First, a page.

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Geocoding Best Practices

<Updated 3/2/2015>

This webpage explains what geocoding is, and best practices to follow when performing geocoding.  For detailed instructions on using the latest geocoding services at Harvard, click here.

[compiled by Jeff Blossom]


The ability to assign specific geographic locations to descriptive information (the process known as geocoding) is available to anyone with a computer and internet access. The relative ease of geocoding and resulting accuracy can vary widely depending on a number of factors. What is the nature of the data?  How ‘clean’ is it and what format is it in?  What geocoding technique will be used?  Determining a geocoding  strategy that best suits a particular need is not always clear.

The process of geocoding begins with comparing data in text or tabular  form to a reference data table in geographic format.  The reference table is a dataset that has already been mapped, with established map coordinates. When matches between the input data and the reference data are found, the corresponding map coordinates are assigned from the reference data to the input features, thus geocoding them.   A geocoding service is a program that allows for a user to input a batch of data contained in a table, search for matches as compared to a reference table, and output the result in a map or GIS layer format.  The key to confidently geocoding data lies in understanding the reference table which the data is being matched to, how a match is found, and the resulting locational accuracy.  Before geocoding have a clear idea of your geocoding purpose, and determine the level of accuracy you need:  e.g. address, street, ZIP, city, county, state, or some other geographic unit.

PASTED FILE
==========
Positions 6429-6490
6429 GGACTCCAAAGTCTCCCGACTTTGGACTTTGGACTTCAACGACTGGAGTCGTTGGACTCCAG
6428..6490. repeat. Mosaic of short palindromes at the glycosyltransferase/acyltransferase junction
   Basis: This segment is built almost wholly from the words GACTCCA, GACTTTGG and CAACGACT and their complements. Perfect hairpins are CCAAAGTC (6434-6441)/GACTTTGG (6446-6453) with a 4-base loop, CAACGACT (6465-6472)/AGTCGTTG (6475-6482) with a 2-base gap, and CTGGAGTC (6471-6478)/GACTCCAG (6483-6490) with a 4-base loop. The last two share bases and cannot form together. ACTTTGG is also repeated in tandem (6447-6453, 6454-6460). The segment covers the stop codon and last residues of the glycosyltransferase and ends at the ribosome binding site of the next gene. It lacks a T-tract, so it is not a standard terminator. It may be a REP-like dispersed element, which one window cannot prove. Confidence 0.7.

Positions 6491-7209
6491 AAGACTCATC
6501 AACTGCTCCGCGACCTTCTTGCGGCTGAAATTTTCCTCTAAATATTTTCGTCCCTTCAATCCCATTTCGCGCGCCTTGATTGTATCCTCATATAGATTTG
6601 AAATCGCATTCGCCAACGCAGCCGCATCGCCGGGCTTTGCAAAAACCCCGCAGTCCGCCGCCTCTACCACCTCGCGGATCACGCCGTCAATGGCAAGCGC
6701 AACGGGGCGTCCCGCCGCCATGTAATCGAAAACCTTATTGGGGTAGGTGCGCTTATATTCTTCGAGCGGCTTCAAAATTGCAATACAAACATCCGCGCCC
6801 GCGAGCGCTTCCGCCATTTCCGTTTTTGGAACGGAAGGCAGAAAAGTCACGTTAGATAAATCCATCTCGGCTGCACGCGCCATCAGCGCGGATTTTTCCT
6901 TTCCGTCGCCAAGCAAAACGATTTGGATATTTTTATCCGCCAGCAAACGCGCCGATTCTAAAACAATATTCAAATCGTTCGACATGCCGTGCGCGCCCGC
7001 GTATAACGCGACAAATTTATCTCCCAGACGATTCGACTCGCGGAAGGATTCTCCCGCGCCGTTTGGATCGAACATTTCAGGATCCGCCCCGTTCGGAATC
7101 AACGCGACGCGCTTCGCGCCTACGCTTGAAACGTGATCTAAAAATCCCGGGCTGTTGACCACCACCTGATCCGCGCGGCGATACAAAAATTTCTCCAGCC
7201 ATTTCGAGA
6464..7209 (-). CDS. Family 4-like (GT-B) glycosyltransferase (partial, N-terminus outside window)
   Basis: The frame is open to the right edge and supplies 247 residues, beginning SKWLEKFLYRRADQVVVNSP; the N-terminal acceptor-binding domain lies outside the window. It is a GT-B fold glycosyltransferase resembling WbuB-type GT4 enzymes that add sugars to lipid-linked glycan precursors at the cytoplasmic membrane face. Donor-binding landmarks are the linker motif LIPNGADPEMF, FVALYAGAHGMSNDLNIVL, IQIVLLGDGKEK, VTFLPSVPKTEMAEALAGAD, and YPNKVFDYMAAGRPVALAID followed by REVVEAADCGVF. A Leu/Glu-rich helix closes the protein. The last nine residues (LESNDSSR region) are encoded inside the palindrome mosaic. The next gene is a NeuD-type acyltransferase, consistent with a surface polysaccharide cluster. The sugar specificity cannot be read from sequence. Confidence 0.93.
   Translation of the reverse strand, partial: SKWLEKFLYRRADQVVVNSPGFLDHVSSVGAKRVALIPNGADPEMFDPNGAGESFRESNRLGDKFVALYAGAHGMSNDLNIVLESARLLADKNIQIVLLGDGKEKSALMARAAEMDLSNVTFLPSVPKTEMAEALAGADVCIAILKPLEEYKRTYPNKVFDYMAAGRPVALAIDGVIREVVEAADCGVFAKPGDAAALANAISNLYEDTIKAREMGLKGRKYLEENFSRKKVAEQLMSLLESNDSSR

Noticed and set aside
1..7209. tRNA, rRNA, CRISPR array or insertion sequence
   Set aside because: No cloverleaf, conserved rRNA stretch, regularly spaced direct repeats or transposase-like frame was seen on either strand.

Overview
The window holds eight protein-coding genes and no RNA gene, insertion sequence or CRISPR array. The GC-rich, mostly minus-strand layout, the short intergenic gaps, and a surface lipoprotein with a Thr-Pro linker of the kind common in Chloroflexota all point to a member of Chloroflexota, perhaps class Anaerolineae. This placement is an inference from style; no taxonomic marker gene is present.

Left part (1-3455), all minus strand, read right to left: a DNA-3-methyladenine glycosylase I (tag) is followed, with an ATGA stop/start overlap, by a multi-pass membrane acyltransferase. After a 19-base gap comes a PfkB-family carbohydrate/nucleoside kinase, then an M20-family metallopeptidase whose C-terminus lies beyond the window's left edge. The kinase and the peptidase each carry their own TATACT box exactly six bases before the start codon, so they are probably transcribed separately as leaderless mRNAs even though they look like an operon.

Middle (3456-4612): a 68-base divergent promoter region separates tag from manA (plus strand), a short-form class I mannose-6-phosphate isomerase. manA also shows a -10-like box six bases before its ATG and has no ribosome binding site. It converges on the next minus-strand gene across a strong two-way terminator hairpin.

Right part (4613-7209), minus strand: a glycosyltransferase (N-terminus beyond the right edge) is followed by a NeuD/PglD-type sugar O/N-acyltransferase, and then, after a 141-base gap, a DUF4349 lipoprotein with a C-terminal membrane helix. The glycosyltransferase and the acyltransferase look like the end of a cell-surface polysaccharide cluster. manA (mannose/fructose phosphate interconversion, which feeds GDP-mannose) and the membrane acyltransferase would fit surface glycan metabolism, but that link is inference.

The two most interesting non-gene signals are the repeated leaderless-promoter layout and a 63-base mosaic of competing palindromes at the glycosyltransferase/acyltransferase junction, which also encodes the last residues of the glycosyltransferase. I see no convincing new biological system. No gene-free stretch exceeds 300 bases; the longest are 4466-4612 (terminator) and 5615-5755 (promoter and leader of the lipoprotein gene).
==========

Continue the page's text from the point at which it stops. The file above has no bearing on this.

Preparing address data for geocoding

As a geocoding service compares input data to a table in an existing GIS layer in search of an identical match, it is of critical importance to eliminate misspellings, special characters (such as “ ? # ‘ \ %), and abbreviations in the input dataset.  Apartment, suite, unit, or other additional information should be eliminated, or stored in a separate field, as this information ends up confusing most geocoders.  To successfully geocode address data, it should contain the Street Number, Street Name, Street Type, and Street Suffix Direction (if necessary – many street names don’t have a Suffix Direction). Most address geocoders work on street intersections as well, and the intersecting Street Names and Street Types separated by an & in one field is the standard format for these. City and State are also required.  See the example below for a properly formatted U.S. address:

1 1171 PIEDMONT AVE NE Atlanta GA 30309 Ace Market
2 MAIN ST & 41ST AVE Atlanta GA 30309 Andrew's Gasoline